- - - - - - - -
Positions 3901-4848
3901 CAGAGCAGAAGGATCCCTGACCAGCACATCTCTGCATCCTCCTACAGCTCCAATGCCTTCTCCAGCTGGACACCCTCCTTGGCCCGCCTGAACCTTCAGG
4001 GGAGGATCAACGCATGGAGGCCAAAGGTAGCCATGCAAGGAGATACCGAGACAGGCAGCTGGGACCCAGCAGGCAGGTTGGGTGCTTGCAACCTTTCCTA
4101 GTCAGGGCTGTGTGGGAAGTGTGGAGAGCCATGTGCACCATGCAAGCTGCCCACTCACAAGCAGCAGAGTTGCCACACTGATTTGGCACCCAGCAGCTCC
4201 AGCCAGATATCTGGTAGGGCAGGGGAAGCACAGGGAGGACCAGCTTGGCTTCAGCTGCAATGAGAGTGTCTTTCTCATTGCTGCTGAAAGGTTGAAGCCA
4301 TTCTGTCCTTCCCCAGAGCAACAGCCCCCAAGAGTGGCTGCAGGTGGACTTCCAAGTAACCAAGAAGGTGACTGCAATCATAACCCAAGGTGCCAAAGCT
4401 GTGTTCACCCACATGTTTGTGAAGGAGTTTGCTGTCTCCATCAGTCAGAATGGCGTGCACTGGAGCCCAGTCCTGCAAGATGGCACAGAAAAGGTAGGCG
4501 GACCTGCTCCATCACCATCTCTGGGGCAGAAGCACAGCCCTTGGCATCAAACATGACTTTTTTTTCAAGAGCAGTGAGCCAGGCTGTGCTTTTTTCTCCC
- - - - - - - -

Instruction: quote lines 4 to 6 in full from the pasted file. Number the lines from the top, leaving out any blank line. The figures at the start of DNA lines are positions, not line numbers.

4101 GTCAGGGCTGTGTGGGAAGTGTGGAGAGCCATGTGCACCATGCAAGCTGCCCACTCACAAGCAGCAGAGTTGCCACACTGATTTGGCACCCAGCAGCTCC
4201 AGCCAGATATCTGGTAGGGCAGGGGAAGCACAGGGAGGACCAGCTTGGCTTCAGCTGCAATGAGAGTGTCTTTCTCATTGCTGCTGAAAGGTTGAAGCCA
4301 TTCTGTCCTTCCCCAGAGCAACAGCCCCCAAGAGTGGCTGCAGGTGGACTTCCAAGTAACCAAGAAGGTGACTGCAATCATAACCCAAGGTGCCAAAGCT